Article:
We finished another puzzle in the last couple days. This one was much, much easier than the previous couple. That’s not to say it was simple, but nothing like the Dahlia, Mandala Stone, or especially the William Morris, “Garden of Delight” puzzle. Some of the proverbs or idioms in the puzzle are obvious. Others are either obscure or were unfamiliar to us. Nevertheless, we enjoyed trying to make sense of the illustrations. As is usual in a large puzzle, the large areas of sky with little to differentiate them was the last to get finished. Next up is a scene of Venice, which will be a little more challenging than this one, I think.
Tagged With: Idioms
We finished another puzzle in the last few days. This one is another with illustrations of proverbs and idioms and at 1505 pieces, it took us a while. Although areas of bright color are sometimes the easiest to work on, there are times when I get concentrated on things like the sky and for this puzzle, once we had a lot of the easier bits done, I tackled the sky, working primarily with shapes and fine gradations of color. It’s challenging and part of what makes puzzles interesting. The other ‘rule’ we have is we don’t look at the box. That’s cheating, in our book, and it also serves to make the puzzle more interesting, especially with something like this where you have no idea of the overall design ahead of time.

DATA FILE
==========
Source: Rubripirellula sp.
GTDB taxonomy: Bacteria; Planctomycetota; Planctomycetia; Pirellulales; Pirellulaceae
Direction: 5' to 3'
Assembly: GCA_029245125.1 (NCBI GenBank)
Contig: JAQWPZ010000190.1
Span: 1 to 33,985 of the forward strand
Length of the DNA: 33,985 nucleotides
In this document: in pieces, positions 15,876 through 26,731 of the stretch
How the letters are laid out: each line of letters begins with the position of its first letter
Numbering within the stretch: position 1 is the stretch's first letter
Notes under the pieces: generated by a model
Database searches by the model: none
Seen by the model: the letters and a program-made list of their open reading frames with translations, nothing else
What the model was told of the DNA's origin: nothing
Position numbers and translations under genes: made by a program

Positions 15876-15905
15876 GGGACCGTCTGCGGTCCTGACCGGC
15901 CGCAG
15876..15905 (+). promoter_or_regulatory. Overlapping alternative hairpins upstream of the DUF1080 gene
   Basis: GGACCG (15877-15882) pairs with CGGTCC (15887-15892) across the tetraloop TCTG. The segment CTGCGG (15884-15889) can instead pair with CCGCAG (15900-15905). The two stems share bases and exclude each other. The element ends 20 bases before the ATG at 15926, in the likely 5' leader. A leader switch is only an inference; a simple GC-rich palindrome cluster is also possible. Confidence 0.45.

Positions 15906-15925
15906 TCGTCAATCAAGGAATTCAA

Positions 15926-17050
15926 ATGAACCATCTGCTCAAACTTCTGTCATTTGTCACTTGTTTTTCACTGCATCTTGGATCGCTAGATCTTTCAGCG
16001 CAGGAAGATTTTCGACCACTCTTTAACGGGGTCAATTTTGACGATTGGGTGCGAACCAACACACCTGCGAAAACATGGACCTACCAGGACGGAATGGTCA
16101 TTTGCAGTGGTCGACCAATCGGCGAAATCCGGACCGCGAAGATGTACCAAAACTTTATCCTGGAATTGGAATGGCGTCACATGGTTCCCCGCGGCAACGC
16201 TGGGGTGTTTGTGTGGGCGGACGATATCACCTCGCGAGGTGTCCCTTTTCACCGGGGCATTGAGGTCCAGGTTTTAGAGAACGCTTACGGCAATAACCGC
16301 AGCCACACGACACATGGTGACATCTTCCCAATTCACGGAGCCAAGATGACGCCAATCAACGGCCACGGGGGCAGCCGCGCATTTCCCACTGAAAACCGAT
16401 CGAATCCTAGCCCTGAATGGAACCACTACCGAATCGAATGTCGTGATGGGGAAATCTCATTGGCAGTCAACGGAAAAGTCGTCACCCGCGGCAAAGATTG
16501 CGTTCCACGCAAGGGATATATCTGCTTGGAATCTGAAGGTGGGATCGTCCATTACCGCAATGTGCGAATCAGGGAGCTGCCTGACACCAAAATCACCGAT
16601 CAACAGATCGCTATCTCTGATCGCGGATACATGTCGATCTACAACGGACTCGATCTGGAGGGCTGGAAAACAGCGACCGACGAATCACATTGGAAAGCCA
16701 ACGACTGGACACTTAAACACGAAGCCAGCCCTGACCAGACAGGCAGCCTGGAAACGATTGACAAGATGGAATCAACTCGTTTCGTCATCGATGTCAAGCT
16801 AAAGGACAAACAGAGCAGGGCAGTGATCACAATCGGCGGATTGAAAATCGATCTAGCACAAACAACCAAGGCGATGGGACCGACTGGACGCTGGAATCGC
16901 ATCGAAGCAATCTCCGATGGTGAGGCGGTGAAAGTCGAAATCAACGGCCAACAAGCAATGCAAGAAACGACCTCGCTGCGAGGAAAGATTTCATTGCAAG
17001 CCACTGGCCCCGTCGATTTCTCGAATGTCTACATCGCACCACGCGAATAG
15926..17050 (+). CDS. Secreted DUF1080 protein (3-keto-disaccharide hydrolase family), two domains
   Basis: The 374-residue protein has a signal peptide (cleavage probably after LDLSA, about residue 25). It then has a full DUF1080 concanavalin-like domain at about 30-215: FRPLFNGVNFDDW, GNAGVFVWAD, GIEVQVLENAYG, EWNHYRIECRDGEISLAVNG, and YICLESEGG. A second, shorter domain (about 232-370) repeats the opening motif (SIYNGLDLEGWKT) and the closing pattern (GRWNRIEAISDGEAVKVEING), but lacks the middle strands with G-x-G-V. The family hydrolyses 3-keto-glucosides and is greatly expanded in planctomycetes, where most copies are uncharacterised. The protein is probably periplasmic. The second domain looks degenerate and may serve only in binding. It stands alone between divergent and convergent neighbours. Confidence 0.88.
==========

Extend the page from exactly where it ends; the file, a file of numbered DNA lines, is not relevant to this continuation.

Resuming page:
This puzzle is, as you might notice, missing one piece. We actually found that piece after we took it apart to pit it back in its box, so that’s fine. More curious than that, though, is that there was an extra piece that clearly isn’t from this puzzle at all. We’ve no idea where that came from.